Incidentally, Isuzu doesn't use a radar system for its auto-braking and other function, opting instead for stereo-imaging via a pair of cameras at the top of the windscreen. This makes the system more reliable and not so easy to be hit by accidental damage and more accurate, even when wet, because the cameras' view of the road ahead is kept clear by the window wiper function.

The V-Cross designation comes in distinctive 'gun metal' exterior styling, rather than chrome, on the front grill, door mirrors and door handles, as well as an upmarket leather interior.

Importantly for those who really need to make use of the four-wheel-drive capability, there's also now a rear diff lock for when the going is really tough. And, the ladder-style chassis has been beefed up to make the most of that, with added underbody protection keeping big bad rocks away from the working bits.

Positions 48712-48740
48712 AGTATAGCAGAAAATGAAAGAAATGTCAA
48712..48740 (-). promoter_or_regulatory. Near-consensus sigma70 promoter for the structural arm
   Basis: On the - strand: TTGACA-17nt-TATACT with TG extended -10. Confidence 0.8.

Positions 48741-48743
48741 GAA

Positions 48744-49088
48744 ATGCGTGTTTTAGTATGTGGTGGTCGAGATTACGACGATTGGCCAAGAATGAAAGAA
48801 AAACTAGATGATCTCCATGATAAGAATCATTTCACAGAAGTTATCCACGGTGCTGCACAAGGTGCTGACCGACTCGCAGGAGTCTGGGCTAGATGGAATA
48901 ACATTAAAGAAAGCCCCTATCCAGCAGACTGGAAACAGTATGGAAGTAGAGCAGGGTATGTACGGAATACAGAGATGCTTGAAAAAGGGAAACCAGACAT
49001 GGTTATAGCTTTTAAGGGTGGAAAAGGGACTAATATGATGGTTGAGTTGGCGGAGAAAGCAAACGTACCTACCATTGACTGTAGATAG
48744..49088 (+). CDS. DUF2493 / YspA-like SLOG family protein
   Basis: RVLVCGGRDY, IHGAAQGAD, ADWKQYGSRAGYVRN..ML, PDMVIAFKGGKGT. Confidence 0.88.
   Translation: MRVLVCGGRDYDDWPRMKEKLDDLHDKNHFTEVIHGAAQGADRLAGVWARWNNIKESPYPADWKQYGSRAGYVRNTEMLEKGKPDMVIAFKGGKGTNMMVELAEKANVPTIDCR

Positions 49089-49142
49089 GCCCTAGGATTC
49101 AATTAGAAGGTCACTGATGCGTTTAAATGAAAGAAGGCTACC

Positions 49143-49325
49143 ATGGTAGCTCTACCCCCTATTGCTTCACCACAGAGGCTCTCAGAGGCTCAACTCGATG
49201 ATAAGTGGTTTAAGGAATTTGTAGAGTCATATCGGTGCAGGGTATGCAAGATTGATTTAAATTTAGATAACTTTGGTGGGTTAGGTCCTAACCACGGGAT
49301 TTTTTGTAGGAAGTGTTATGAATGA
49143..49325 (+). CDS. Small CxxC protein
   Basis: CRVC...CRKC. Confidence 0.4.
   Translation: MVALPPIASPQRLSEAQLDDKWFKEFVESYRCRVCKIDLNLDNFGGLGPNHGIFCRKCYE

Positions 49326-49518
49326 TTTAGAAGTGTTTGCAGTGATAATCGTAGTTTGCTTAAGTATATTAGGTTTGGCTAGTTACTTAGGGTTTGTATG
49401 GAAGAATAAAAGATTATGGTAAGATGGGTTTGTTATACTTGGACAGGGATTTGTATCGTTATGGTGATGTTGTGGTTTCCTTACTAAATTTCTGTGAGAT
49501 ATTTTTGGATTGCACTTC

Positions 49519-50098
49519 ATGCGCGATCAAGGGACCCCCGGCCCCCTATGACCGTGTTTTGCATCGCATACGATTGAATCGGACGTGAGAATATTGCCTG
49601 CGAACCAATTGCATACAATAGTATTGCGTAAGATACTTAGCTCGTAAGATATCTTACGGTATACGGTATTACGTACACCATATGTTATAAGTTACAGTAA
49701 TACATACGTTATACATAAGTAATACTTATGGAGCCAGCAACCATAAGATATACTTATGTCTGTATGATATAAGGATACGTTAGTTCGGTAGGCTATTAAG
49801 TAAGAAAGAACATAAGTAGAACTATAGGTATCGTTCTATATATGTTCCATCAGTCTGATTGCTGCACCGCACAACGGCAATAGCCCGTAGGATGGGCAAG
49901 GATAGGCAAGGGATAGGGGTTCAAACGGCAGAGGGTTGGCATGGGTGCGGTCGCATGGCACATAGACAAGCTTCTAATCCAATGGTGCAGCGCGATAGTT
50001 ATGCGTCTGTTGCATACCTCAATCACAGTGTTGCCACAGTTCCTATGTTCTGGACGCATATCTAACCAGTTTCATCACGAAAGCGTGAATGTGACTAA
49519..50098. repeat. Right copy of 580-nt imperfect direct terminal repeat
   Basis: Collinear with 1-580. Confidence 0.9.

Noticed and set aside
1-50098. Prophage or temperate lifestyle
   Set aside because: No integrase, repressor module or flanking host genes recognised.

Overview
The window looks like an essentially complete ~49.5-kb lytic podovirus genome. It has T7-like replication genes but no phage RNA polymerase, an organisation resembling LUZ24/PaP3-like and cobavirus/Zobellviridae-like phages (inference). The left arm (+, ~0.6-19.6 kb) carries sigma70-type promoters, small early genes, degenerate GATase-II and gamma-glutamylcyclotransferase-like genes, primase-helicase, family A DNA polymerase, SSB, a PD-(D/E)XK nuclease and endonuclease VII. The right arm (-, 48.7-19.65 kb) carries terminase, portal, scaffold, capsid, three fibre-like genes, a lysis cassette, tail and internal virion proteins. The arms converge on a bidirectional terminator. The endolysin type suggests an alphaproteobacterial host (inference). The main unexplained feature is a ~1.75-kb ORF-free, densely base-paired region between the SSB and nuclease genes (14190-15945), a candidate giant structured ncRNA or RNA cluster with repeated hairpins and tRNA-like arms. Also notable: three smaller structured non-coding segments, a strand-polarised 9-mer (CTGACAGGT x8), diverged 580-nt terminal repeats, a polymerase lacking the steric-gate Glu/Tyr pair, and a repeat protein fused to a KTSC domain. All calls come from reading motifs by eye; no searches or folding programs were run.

Here's something I bet you didn't know? Every D-Max now weighs under 2040kg which means that it can legally drive at 70mph when allowed to do so. Many other double cab pick-ups exceed that weight limits and are, therefore, subject to goods vehicle speed limits which are 10mph lower on single and dual carriageways!

Having driven both the manual and auto gearbox versions, the latter of those has been upgraded significantly, with gear changes up to 25% faster than previously. So smooth is the auto, you'd be hard pushed to find an excuse NOT to buy it!

On the outgoing D-Max models the auto box was a little clumsy and wasn't inspiring off-road. But this new, faster and more robust unit is superior in almost every way. It is, crucially, also a bit more sure of itself when tackling rough terrain off-road.